September 2005
Volume 5, Issue 8
Vision Sciences Society Annual Meeting Abstract  |   September 2005
Skating down a steeper slope: The effect of fear on geographical slant perception
Author Affiliations
  • Jeanine K. Stefanucci
    University of Virginia
  • Dennis R. Proffitt
    University of Virginia
  • Gerald Clore
    University of Virginia
Journal of Vision September 2005, Vol.5, 194. doi:10.1167/5.8.194
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      Jeanine K. Stefanucci, Dennis R. Proffitt, Gerald Clore; Skating down a steeper slope: The effect of fear on geographical slant perception. Journal of Vision 2005;5(8):194. doi: 10.1167/5.8.194.

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      © ARVO (1962-2015); The Authors (2016-present)

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Previous research in our lab has shown that conscious awareness of the slant of a hill is overestimated, but visually guided actions directed at the hill are relatively accurate (Proffitt et al., 1995). In addition, steep hills were consciously estimated to be steeper from the top as opposed to the bottom, apparently because these hills were too steep to walk down and were viewed as dangerous. Furthermore, when an observer's physiological potential was manipulated by having him go on a long run or wear a heavy backpack, hills appeared even steeper with the conscious measures of slant, but the visually guided action was unaffected (Bhalla & Proffitt, 1999). In the present studies, we extend this research to show that viewing the hill in a fearful way also increases conscious estimates of slant, but not visually guided actions. Participants were situated at the top of a hill and stood either on a skateboard or on a wooden box of the same height. They gave three estimates of the slant of the hill: verbal report of the angle of the hill in degrees, a visually matched estimate of the slant, and a visually guided action (a haptic palmboard). After participants gave the three estimates of slant, their fear of descending the hill was assessed with a continuous rating scale. Experience on skateboards was also assessed, however almost no participants had substantial experience with skateboarding. Those participants that stood on the skateboard and reported feeling scared verbally judged the hill to be steeper and overestimated with the visual matching measure relative to those participants who stood on the box. However, the visually guided action measure was accurate across conditions. These results suggest that our explicit awareness of slant is influenced by the fear associated with a potentially dangerous action. As was found in our previous work, the visually guided action was unaffected by this experimental manipulation.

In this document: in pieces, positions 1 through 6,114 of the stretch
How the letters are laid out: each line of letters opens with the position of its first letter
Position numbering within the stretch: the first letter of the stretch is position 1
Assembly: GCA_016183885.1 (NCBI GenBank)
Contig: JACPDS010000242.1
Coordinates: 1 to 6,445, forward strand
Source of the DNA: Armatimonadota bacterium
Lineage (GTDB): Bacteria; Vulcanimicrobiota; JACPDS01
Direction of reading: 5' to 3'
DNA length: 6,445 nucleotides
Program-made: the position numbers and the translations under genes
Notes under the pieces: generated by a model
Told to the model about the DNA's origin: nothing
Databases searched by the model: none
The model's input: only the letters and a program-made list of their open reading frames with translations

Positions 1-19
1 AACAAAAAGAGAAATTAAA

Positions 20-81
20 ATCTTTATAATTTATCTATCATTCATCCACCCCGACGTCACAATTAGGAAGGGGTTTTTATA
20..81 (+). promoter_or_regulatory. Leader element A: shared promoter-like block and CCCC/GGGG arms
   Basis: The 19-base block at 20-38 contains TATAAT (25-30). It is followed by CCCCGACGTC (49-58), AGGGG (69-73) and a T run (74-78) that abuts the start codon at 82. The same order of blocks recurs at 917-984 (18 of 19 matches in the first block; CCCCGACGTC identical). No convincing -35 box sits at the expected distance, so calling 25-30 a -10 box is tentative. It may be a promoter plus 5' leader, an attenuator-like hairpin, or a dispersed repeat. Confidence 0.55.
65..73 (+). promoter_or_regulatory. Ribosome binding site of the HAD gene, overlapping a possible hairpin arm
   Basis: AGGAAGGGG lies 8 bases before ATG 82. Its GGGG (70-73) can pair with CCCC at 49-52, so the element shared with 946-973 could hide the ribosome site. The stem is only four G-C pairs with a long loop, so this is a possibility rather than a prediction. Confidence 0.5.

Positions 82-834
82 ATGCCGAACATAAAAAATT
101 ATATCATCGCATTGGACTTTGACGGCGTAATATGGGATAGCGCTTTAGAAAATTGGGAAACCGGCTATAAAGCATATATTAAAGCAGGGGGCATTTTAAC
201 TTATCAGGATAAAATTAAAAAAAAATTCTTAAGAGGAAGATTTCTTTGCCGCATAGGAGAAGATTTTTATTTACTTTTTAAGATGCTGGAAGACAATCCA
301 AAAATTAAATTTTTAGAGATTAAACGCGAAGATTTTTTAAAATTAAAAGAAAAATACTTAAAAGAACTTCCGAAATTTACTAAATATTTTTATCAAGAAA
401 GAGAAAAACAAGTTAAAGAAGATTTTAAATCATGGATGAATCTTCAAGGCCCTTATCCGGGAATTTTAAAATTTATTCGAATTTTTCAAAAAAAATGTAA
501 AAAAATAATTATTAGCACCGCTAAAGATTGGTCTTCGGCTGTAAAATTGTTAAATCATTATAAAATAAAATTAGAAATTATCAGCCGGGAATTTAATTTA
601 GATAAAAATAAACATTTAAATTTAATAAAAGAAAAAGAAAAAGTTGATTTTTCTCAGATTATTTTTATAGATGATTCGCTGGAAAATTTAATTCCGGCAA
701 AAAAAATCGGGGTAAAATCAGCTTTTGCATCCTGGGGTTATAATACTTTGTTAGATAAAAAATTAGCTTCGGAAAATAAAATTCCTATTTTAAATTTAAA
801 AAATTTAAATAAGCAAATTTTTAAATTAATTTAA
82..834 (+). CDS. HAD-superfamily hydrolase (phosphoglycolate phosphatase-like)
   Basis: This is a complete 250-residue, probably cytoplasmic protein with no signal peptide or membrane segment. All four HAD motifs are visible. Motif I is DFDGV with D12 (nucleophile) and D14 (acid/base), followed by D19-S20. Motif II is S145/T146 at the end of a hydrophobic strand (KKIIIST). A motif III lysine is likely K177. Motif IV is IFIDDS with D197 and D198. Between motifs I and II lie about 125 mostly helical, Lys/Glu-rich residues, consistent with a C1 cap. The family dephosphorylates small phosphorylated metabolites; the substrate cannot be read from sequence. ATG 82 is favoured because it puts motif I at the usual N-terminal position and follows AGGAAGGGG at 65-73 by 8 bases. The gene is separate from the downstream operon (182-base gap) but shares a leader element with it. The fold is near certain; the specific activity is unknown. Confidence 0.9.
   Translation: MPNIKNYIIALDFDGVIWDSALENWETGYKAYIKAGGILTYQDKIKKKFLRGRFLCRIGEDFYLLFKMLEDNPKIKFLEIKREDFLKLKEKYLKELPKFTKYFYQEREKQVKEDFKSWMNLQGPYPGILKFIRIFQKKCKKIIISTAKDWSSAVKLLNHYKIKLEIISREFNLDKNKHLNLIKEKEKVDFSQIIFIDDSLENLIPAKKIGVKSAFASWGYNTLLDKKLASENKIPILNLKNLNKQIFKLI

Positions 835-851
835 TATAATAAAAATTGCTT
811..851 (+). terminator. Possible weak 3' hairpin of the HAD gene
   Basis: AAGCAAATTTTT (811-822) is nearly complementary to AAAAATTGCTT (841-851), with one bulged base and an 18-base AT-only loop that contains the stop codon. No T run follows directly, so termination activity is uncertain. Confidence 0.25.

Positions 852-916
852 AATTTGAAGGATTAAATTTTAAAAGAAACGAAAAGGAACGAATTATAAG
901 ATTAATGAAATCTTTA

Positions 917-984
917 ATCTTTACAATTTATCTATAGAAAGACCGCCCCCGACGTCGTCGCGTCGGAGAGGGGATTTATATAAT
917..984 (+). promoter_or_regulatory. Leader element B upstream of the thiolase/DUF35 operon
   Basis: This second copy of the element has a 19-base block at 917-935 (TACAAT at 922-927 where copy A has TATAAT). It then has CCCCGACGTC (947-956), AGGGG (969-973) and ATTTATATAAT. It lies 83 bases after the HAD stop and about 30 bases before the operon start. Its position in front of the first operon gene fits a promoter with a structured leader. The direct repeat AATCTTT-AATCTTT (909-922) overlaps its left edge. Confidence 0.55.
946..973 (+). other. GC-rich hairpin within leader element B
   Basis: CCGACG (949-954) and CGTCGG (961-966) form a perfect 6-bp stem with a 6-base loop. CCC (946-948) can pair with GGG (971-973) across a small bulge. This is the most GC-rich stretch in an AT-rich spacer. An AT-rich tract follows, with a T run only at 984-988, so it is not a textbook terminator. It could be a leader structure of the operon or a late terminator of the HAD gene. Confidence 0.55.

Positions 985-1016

Stefanucci, J. K. Proffitt, D. R. Clore, G. (2005). Skating down a steeper slope: The effect of fear on geographical slant perception [Abstract]. Journal of Vision, 5(8):194, 194a,, doi:10.1167/5.8.194. [CrossRef] [PubMed]

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